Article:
- Processor – This is the microchip at the core of your phone which determines how fast it can complete actions such as taking and saving a photo, switching between apps, playing a mobile game – anything really. It matters less than it used to, since most phones made after 2015 or so are pretty capable and remain so. Still, if you're going very low end, this is something that's likely to suffer and as a result, things will take longer to do
- Battery life – How long the battery lasts on one charge. Simple rule, really: Don't choose a phone where this is less than 10 hours. 10 hours is about what you'll need to run your phone while out of the house or away from a charger all day. Accepting less means you are more likely going to suffer a dead battery
- Storage – This is the amount of room you will have for storing the phone's operating system, any apps you download, and any media you create or save on your phone such as photos and video. Anything less than 32GB is probably too little these days, unless you barely use your phone for apps or media
- Available providers – Not every phone is available on every network. Generally, providers choose a selection of phones to offer, some as part of exclusive deals. That means you won't see exactly the same range of phones everywhere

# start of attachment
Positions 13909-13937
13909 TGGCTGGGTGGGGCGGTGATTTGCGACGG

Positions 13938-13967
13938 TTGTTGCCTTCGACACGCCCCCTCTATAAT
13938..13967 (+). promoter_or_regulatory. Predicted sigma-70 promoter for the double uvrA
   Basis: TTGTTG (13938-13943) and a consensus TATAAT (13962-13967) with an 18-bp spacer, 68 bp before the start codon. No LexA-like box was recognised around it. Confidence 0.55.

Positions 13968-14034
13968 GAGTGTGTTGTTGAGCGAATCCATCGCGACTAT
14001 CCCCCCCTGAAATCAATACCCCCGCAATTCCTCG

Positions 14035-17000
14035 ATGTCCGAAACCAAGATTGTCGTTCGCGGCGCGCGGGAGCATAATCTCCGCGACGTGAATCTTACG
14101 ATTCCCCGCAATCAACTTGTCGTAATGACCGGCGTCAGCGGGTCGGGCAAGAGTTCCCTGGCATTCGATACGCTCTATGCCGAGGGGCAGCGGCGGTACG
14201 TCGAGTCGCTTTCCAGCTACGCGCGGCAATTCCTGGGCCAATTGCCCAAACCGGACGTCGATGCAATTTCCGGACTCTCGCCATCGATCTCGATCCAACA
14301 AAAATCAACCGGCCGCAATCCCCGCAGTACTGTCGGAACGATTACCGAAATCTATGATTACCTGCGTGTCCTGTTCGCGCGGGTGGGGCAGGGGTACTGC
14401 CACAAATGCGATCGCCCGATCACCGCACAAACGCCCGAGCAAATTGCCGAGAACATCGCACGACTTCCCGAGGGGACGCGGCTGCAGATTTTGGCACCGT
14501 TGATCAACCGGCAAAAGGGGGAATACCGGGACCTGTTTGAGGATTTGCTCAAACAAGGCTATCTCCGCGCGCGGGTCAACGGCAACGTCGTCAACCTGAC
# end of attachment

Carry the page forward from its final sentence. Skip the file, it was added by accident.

Popular phones and brands
While there are a number of mostly budget brands that few of us have heard of as well as branded phones from the likes of EE and Vodafone out there, most of us will end up choosing one of the following brands. It's a good idea, then, for us to briefly explore what separates each from the rest, and list of few of the most popular, current models.
- Apple – Everyone's heard of Apple. It's one of the largest companies in the world, thanks in most part to the iPhone. All iPhones run on the iOS operating system and all are a good choice, especially if you have other products made by Apple, such as an iMac, Macbook or Apple Watch, as they all integrate seamlessly. Older iPhones going as far back as the iPhone 6 are still very capable devices even now. Current iPhone models include the iPhone X and iPhone XS. Very pricy, but also very good
- Samsung – The Korean tech giant's main aim has, for many years, been to outdo Apple. As such its handsets are very high quality, but also on the expensive side. A phone as old as a Galaxy S6 is still perfectly usable, while its Galaxy S10, Galaxy S10 Plus, Galaxy S9 and Galaxy S9 Plus represent its latest, cutting edge offerings. Samsung is also in the midst of releasing the Samsung Galaxy Fold, a phone that folds out to the size of a tablet, but at the time of writing its release has been delayed due to problems with the folding screen
- Huawei – This Chinese manufacturer (pronounced w-way, in case you were wondering), offers what you might term 'budget-premium' phones. That is to say, phones that can match Apple and Samsung for features and power, but that cost significantly less. Popular Huawei models include the Huawei P30 and P30 Pro, the Huawei P20 and P20 Pro and the Huawei Mate 20 and Mate 20 X. Huawei is also planning to release its own
- Google – Not quite as pricey as top-end Apple or Samsung phones, nevertheless Google's 'Pixel' handset range should still be considered high end. Renowned for their excellent cameras and software, Google's current top phones include the Google Pixel 3 and Google Pixel 3 XL. Perhaps realising that not everyone can afford and £800 handset, Google is also set to release the Google Pixel 3A and Pixel 3A XL – budget versions of its flagship models with stripped-down features, selling for around half the price